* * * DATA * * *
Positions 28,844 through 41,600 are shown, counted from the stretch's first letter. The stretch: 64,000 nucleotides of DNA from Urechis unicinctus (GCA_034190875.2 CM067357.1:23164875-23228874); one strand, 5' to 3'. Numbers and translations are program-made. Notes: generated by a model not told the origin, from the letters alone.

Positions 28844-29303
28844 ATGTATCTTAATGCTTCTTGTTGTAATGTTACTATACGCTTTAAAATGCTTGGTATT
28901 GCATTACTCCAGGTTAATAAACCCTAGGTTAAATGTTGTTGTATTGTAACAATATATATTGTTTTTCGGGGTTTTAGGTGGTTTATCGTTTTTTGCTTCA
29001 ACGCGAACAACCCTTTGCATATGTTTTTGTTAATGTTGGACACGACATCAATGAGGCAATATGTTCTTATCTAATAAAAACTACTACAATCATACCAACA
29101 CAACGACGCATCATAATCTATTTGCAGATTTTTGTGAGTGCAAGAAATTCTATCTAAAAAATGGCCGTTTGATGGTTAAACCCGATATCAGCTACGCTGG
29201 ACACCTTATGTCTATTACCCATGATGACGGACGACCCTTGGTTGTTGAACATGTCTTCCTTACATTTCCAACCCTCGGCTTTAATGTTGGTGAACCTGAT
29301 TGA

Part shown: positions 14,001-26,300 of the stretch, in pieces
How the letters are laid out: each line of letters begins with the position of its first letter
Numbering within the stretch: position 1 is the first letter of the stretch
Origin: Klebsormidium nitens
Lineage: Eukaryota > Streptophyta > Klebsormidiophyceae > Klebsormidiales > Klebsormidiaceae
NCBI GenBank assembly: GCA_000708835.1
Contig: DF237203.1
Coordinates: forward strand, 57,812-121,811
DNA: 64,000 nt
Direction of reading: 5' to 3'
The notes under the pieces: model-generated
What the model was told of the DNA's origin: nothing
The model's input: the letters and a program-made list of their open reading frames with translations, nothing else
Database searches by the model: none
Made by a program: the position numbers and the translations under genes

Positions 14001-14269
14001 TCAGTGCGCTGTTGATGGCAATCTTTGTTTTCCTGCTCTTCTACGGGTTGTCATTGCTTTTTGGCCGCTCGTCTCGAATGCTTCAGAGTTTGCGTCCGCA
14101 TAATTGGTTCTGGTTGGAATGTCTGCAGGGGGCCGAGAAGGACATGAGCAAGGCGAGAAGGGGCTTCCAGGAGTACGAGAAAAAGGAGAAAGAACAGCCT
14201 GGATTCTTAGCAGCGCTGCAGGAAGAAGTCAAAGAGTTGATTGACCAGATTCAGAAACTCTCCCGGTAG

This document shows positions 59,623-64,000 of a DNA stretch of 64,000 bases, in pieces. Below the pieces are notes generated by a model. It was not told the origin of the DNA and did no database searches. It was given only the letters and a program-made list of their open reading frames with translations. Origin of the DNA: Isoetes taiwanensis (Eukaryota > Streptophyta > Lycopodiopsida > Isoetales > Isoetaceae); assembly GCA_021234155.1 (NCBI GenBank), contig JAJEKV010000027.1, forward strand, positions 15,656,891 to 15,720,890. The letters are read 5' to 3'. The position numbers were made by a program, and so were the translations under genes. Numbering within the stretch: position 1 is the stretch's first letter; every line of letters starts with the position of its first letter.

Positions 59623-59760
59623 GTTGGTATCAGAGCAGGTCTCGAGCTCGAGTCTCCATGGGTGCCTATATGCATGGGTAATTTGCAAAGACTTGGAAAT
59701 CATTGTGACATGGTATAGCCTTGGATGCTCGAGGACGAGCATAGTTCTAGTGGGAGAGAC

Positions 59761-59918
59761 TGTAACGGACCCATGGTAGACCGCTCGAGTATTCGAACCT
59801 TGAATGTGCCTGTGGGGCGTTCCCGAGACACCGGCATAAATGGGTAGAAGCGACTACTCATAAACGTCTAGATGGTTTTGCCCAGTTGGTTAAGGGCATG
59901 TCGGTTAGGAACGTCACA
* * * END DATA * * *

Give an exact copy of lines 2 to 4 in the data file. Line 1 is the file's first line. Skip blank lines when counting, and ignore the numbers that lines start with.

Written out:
Positions 28844-29303
28844 ATGTATCTTAATGCTTCTTGTTGTAATGTTACTATACGCTTTAAAATGCTTGGTATT
28901 GCATTACTCCAGGTTAATAAACCCTAGGTTAAATGTTGTTGTATTGTAACAATATATATTGTTTTTCGGGGTTTTAGGTGGTTTATCGTTTTTTGCTTCA